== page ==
Bokeh by Pexels via Pixabay, CCO

Teaching the faith can be a challenge. The Confirmation retreat was nearly over, so we settled back in the main hall after a few hours in the church to receive the Sacrament of Reconciliation and spend time in Eucharistic Adoration. Though I’ve presented to teenagers for years, it never gets any easier. Corralling them for 8 hours, most against their own will, usually creates a less than friendly atmosphere. This particular group, despite my attempts to provide engaging activities and quick witted presentations, was very difficult to reach.

It was a huge relief to glance at the clock and realize there were fewer than two hours left. “You got this,” I murmured to myself, and grabbed the microphone to begin my last presentation. I barely completed the sign of the cross, when suddenly a young man dressed in a suit stood up.

“Excuse me,” I politely addressed him, “break is over and we are clearly about to pray. We are almost finished; we just have one more subject to cover.” What happened next, even as I type it, still astounds me. “Who,” he began, “do you expletive think you are. This has been complete bull-expletive you have been shoveling at us all day.” Perhaps he saw an opportunity to pounce, since the room had emptied of all adults except me. Before I could answer, he continued with more sentence enhancers and crazy accusations. He had clearly come with preconceived and very misguided notions of Catholicism. My presentations always focus on living the faith in our everyday life and I purposely steer clear of controversial subjects – because I am fully aware that Apologetics are my Achilles heel. This young man perhaps sensed that as well.

The part of my brain that was presently retrieving all of my training in youth ministry and facilitating retreats was screaming “halt, do not fall into this trap, cease all arguments now”! How I wish my brain had won. Instead, the “I’m 100% in the right here” and “I can win him over” foolish pride part took over and things went from really bad to absolutely horrible. The room buzzed, split between angry and uncomfortable teens. Some students stormed out (in tears). The young man continued screaming obscenities, and in fifteen short minutes, I had managed to lose complete control of the retreat, and destroy any good the first part of the day may have imparted. If nothing else, it would be one they’d never forget.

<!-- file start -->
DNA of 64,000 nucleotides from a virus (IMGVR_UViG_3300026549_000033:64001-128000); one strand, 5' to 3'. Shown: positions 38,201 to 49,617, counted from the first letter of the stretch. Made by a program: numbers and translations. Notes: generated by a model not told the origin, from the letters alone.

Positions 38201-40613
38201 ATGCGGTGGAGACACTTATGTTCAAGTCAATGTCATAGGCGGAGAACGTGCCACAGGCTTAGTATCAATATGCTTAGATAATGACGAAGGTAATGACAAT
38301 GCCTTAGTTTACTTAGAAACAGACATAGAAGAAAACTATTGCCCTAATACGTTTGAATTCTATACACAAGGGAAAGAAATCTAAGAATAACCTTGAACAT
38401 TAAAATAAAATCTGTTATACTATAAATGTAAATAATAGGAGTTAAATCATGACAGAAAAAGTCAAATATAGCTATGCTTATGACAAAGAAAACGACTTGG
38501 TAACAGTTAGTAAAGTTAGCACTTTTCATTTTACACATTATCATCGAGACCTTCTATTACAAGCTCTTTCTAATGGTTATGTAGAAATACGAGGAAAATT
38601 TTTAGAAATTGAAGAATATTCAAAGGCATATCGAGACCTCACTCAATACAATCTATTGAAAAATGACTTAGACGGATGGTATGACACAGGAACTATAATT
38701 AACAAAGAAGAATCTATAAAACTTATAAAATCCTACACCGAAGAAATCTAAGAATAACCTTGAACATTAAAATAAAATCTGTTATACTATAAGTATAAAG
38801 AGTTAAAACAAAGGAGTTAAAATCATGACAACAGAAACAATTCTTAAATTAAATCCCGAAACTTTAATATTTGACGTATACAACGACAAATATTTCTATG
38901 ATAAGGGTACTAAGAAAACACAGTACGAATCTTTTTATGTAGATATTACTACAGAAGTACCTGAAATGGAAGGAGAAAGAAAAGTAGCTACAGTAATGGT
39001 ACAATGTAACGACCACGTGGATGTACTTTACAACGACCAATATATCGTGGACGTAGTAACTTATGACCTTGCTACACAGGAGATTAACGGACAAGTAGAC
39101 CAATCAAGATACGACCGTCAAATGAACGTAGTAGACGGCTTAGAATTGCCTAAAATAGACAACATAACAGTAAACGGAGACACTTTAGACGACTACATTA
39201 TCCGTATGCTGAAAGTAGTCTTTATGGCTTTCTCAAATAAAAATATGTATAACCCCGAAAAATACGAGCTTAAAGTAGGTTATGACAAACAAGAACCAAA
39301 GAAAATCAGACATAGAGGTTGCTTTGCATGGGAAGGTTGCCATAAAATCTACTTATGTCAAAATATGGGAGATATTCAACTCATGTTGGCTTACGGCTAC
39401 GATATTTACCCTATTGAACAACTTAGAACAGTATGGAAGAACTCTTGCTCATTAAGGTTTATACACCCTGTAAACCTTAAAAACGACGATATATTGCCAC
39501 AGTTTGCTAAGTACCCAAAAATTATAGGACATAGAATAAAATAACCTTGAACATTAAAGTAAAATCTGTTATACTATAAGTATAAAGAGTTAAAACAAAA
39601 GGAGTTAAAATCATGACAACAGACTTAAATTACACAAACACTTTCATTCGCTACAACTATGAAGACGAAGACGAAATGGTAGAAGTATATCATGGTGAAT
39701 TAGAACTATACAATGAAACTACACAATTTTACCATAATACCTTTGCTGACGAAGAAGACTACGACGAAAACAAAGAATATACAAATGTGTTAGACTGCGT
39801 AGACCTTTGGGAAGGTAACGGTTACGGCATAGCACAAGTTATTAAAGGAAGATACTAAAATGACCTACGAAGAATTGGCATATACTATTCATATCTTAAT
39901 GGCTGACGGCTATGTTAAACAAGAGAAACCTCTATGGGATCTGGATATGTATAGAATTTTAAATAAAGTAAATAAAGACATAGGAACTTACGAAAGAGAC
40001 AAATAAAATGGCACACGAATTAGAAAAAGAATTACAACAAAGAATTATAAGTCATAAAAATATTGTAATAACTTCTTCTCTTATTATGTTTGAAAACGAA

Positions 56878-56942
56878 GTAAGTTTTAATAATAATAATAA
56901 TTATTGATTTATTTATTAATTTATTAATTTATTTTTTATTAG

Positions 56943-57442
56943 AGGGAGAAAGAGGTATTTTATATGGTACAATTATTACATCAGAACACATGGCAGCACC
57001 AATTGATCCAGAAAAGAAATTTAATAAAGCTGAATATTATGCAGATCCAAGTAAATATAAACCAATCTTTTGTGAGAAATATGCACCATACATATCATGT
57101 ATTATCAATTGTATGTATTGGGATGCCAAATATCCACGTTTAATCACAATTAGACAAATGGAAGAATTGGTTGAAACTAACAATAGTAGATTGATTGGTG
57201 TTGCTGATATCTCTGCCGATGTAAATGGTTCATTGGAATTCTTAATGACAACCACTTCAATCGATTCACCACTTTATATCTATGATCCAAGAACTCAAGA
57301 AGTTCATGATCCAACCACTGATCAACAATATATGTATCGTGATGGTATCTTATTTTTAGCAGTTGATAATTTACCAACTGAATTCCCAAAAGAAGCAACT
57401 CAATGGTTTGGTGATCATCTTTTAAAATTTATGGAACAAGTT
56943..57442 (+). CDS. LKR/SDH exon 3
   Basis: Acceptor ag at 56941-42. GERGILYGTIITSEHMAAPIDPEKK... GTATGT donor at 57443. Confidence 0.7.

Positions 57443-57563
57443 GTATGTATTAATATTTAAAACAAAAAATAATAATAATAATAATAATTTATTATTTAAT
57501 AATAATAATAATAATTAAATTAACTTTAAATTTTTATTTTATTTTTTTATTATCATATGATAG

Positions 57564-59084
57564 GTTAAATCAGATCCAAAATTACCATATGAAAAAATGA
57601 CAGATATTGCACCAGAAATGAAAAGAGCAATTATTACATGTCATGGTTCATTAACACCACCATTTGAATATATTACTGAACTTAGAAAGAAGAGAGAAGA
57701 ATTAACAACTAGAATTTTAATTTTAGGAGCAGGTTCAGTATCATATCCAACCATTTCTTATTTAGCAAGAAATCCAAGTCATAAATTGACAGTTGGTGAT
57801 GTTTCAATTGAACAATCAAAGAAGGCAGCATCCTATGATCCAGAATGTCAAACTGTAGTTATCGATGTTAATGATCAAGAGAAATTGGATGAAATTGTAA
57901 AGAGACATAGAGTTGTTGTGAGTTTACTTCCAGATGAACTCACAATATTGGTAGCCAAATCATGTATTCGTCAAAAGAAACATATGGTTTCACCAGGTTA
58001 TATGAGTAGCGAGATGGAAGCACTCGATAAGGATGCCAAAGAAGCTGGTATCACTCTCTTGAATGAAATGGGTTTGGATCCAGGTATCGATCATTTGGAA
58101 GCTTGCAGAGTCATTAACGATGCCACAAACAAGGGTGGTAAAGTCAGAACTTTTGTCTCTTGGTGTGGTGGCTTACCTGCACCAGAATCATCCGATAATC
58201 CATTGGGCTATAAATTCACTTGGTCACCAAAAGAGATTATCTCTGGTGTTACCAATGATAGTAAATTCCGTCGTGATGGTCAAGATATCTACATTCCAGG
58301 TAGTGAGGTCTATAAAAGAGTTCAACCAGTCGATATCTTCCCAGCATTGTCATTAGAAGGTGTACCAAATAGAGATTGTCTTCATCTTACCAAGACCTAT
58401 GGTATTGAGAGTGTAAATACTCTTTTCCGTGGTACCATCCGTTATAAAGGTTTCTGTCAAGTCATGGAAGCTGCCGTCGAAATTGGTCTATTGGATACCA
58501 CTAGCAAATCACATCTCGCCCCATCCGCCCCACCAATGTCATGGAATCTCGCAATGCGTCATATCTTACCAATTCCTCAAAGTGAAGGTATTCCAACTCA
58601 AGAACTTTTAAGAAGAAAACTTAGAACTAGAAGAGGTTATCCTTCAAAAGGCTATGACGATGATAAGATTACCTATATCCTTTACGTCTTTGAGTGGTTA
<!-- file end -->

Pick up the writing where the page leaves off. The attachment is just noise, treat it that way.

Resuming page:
On the way home, still quite shaken, I called a friend. She wisely suggested I head to my parish where I would find either the church or adoration chapel open. I was grateful there was a function at the Parish Center, as that meant our small, private chapel would be available. I slunk into the last pew of the small chapel, put my head down on the back of the pew in front of me, and fell completely apart. “God, I am out doing your work,” I sobbed, “I just want to help these kids love you. How could you do this to me!” It was the single worst moment of teaching I’d ever experienced. The more I allowed the memories of the day wash over me, the more intense my cries became until I was just a puddle of tears, snot, and utter defeat.

Then in my heart, I felt this gentle stirring of the Holy Spirit. I raised my head and stared at the crucifix just beyond the Tabernacle. In my heart I heard – if you want to share in my glory then you must also be willing to share in the suffering. As these words were settling in and as the crucifix came more into focus through my tear-swollen eyes, I then heard – if I did not spare my Son from suffering, what makes you think you’d be any different? This profound moment of prayer concluded with my recalling the words from Luke’s Gospel, “If anyone wishes to come after Me, he must deny himself, and take up his cross daily and follow Me.”

In Chapter 3 of Walk in Her Sandals: Experiencing Christ’s Passion through the Eyes of Women, our reading and reflection focuses on Good Friday. While Christ challenges us to pick up our cross daily, if we want to follow Him, none of us will have to shoulder the one as heavy as the one he carried to Calvary. Yes, I had experienced a cross, but none comparable to the betrayal, the scourging, the crowning of thorns, and the jeering inflicted upon Jesus. Every human being will face difficulties – their own crosses and as Jesus reminds us in Luke’s Gospel, some will present themselves daily. The beautiful gift of sensitivity empowers us to embrace those crosses, use them for helping and healing which, as Pat Gohn reminds us, “breeds saints.”